Martin, Janis

A young white woman with light curly hair posed with an acoustic guitar. She is wearing a western-style fringed shirt.

Janis Martin was born in 1940 in southern Virginia. She had a precocious start in music: by the time she was a preteen, she could be heard on WDVA’s Barndance in Danville, Virginia, and on Old Dominion Barndance out of Richmond. Although she found her earliest performing opportunities in country music, she harbored a love for R&B. “Ruth Brown,” she told the Washginton Post in 1990 “was my favorite. … I don’t know what it was—the rhythm, the feeling—it was just my kind of music.”

Moore, Sparkle

A young blonde woman with a guitar. Here eyes are closed and she appears to be singing loudly,

Sparkle Moore was born Barbara Morgan in Omaha, Nebraska, in 1936. She grew up loving music and had diverse influences. She developed a particular affinity for the sound of the Hawaiian steel guitar and learned to play the instrument herself, but she also listened to country, gospel, vaudeville. She discovered rock and roll unexpectedly when she saw Bill Haley perform at a country music show in the mid 1950s. She began playing rockabilly at venues around Omaha by 1955.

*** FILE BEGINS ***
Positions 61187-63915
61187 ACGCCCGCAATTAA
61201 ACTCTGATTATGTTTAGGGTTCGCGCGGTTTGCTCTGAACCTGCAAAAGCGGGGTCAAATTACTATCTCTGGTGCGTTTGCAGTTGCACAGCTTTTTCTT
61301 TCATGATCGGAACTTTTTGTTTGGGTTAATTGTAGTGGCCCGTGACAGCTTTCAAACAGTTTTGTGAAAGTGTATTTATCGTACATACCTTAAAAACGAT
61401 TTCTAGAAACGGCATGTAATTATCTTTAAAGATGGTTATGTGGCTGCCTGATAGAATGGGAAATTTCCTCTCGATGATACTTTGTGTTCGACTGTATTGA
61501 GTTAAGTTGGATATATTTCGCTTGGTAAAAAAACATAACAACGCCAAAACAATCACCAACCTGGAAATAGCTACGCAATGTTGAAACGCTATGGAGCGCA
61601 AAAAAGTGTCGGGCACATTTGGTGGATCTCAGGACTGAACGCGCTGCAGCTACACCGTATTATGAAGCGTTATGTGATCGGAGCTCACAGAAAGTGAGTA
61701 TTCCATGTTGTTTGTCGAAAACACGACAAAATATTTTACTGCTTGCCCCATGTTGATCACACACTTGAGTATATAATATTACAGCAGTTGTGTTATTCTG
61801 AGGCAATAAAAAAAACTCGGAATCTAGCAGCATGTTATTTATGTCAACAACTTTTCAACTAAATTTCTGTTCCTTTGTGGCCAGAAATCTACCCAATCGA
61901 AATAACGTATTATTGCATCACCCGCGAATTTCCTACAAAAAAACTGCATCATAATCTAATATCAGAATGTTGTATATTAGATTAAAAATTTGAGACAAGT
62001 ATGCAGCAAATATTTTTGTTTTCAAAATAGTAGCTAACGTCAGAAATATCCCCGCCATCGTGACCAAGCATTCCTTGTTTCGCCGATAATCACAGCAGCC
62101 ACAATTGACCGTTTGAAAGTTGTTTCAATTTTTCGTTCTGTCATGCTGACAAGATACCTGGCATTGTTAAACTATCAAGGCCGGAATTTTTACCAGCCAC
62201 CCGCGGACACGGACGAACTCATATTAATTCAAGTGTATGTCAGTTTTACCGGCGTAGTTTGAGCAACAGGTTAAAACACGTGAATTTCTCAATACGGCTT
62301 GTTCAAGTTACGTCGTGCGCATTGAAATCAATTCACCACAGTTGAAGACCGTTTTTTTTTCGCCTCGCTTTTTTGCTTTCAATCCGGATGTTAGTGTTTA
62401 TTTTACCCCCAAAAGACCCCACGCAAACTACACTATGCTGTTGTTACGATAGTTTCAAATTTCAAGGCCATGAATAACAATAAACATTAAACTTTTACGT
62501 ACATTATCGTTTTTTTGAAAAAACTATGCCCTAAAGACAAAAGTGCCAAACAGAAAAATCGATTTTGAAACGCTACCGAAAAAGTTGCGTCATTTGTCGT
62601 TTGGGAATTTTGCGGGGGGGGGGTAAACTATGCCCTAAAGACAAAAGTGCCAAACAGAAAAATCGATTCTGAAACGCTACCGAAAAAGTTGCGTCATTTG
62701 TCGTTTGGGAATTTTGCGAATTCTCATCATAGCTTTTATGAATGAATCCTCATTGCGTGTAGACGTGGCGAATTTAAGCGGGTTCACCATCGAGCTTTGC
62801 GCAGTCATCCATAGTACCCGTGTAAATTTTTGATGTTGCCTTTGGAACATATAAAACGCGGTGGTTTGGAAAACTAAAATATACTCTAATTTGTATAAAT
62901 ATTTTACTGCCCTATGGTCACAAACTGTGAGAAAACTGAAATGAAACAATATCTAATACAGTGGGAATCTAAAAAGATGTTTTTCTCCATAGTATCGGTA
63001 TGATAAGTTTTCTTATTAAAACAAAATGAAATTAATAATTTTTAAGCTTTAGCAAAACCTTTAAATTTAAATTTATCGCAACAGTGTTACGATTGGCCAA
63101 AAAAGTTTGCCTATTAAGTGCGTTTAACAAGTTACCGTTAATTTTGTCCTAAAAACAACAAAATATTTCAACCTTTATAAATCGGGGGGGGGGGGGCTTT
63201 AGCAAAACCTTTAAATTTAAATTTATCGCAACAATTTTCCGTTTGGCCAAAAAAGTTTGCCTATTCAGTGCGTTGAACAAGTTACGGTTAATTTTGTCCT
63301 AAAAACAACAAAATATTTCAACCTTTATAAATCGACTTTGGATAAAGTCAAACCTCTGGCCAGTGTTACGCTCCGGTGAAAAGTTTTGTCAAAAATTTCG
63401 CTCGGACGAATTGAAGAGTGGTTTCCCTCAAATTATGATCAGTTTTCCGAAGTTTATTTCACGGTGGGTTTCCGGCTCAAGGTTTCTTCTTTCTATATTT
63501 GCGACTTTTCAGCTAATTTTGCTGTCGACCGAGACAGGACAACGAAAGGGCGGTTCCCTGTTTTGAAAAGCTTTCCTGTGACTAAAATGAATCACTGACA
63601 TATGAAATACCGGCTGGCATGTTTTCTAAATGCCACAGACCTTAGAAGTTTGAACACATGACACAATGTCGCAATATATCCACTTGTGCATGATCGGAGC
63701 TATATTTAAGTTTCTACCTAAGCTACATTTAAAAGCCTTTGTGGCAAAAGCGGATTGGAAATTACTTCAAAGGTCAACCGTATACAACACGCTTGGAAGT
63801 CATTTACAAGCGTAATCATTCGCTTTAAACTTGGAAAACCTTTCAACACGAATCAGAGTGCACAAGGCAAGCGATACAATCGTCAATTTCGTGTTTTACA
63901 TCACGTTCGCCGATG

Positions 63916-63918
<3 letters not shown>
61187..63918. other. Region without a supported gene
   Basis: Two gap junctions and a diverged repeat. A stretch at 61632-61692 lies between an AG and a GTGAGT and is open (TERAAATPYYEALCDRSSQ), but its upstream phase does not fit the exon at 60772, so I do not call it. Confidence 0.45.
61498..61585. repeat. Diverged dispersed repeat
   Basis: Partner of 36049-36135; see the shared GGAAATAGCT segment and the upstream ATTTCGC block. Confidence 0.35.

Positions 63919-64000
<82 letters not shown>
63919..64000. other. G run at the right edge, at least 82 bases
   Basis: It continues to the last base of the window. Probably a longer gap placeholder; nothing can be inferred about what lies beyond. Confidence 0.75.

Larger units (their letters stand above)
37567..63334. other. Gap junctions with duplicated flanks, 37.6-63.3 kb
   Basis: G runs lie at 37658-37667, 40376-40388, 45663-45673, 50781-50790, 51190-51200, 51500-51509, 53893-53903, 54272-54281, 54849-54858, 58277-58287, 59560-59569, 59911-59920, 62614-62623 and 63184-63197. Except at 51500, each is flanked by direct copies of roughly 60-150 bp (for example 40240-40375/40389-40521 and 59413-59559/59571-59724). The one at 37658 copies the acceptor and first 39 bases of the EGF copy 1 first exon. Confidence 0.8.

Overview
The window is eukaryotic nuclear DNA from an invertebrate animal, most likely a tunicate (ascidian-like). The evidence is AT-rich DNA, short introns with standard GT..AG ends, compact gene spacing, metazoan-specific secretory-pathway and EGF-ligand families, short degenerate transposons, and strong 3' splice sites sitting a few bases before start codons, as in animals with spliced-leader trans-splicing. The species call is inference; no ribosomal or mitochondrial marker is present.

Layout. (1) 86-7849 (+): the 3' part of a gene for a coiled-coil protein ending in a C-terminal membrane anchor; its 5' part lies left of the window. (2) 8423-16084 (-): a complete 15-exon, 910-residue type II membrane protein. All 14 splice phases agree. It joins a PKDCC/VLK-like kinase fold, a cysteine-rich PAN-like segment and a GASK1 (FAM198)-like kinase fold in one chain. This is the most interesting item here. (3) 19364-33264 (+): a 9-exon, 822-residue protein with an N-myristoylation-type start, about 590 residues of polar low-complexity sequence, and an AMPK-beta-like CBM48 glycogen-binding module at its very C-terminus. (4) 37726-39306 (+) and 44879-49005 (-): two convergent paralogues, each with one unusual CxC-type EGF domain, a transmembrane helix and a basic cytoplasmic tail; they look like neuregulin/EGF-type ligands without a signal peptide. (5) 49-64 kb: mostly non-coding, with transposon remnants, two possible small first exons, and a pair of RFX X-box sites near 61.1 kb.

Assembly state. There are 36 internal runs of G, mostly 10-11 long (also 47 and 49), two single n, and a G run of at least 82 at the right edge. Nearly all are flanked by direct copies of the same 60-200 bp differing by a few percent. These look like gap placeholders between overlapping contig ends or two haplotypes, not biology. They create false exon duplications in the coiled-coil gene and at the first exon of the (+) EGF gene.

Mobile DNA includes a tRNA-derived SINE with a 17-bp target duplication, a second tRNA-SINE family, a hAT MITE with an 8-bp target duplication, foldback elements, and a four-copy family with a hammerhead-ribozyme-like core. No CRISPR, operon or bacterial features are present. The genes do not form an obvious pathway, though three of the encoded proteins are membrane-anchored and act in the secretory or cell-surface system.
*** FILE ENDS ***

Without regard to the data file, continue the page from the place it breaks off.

Morris, Betty Jean

Betty Jean Morris was an R&B singer with one known release on Capitol Records, “Shack Daddy” backed with “I Ain’t Gonna Mambo.” She was reportedly discovered by Jerry Lieber and Mike Stoller while singing in a Los Angles cafe, and the songwriting team wrote the two songs for her. “Shack Daddy” was a 12-bar blues, and “I Ain’t Gonna Mambo” was an effort to capitalize on a current fad for mambos. Billboard remarked that “the gal has a real wild style.”

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